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the first link in the chain of causation, without taking into consideration the intermediate connection. The same is true when a peculiar state of the body acts upon the mind. It is also important to remark that the effects depend very much upon the constitution of the individual, being the most intense in those of a highly nervous temperament.
Those, who have treated of the action of the mind upon the functions of the body, have generally done so under the heads of imagination and sympathy. To these we propose to add another, overstrained or perverted action of the will. Hope or fear, or any other strong emotion may concur with either or all of the above causes, in disturbing the nervous functions. By the overstrained action of the will, we mean a high-wrought and prolonged voluntary effort to produce or perpetuate a given state of the body or mind. By the perverted action of the will, we mean the same kind of effort to force the will out of its proper sphere, or to exercise over the functions of the body or operations of the mind a control which does not fall within the province of the legitimate power of the will.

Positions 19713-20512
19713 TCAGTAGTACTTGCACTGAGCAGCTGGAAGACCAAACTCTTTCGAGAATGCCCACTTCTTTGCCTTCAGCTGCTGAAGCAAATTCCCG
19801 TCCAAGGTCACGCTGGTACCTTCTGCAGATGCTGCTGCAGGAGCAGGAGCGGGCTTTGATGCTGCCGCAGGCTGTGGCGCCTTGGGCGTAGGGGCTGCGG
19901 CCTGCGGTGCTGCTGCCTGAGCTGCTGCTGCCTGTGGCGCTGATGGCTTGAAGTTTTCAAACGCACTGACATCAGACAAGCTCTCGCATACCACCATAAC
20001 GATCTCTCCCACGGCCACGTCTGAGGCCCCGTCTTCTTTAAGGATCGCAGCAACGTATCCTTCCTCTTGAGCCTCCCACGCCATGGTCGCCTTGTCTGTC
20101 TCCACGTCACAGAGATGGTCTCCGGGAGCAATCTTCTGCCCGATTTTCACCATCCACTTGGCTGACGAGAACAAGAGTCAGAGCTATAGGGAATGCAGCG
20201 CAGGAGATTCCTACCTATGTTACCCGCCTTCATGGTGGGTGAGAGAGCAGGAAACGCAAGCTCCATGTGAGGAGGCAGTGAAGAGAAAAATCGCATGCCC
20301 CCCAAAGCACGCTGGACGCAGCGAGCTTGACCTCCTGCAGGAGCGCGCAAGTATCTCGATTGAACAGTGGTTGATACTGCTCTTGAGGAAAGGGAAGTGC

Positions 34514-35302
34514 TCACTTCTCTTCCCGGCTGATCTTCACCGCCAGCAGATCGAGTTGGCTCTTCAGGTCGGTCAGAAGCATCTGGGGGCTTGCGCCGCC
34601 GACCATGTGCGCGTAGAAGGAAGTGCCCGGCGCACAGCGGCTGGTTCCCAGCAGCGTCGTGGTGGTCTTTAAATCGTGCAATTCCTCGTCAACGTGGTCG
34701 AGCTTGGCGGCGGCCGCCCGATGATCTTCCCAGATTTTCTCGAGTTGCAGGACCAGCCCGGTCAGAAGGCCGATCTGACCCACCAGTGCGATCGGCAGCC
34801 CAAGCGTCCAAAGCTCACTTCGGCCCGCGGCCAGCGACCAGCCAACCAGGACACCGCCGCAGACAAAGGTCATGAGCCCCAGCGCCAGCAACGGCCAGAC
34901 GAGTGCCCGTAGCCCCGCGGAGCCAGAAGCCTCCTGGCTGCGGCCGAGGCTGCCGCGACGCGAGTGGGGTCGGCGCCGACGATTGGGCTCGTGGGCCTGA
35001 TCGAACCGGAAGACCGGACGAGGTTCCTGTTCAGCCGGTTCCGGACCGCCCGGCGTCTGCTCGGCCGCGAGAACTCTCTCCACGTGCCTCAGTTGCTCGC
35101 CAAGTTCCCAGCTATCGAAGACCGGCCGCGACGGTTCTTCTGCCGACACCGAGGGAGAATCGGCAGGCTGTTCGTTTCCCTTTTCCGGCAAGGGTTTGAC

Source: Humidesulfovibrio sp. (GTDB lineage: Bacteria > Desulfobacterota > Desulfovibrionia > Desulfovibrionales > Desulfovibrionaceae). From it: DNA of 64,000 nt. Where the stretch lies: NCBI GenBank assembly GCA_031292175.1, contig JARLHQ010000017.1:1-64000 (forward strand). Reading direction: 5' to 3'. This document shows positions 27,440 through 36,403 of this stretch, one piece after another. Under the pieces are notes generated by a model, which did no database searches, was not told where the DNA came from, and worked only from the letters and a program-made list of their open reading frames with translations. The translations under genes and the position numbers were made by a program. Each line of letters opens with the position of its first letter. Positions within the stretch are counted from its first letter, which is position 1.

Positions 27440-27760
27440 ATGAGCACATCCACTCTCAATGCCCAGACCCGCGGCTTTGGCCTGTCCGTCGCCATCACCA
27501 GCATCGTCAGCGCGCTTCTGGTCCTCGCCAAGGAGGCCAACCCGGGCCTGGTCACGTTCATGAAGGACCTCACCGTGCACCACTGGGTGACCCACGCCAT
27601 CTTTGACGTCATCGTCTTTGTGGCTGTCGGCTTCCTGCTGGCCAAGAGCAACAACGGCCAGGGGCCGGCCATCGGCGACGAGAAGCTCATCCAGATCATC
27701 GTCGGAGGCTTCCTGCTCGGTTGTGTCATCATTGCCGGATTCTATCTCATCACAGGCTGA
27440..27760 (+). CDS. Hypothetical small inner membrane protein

As an illustration of the overstrained action of the will, we may mention the intense and prolonged effort, sometimes made by a patient under a painful surgical operation, to preserve a fixed and motionless posture of the body, and to refrain from exhibiting any signs of distress. Such an effort is frequently followed by a dangerous collapse of the vital powers, leading to a fatal termination of an operation by no means dangerous; so that the most skilful surgeons encourage their patients, while enduring a painful operation, to indulge freely any disposition they may have to give vent to cries and groans. The perverted action of the will is illustrated by the efforts, that persons sometimes make to subject themselves to the supposed influence of animal magnetism. For instances of this kind, see Biblical Repository, April, 1839, Vol. I. pp. 372, 379, etc. The writer of this article is acquainted with an individual of a nervous temperament, who brought on an attack of convulsions, by a prolonged voluntary effort to accelerate the functions of respiration, which seemed to bim too slow and languid for the exigencies of health. A similar case, which fell under the observation of the writer, was attended with considerable disturbance of the nervous system.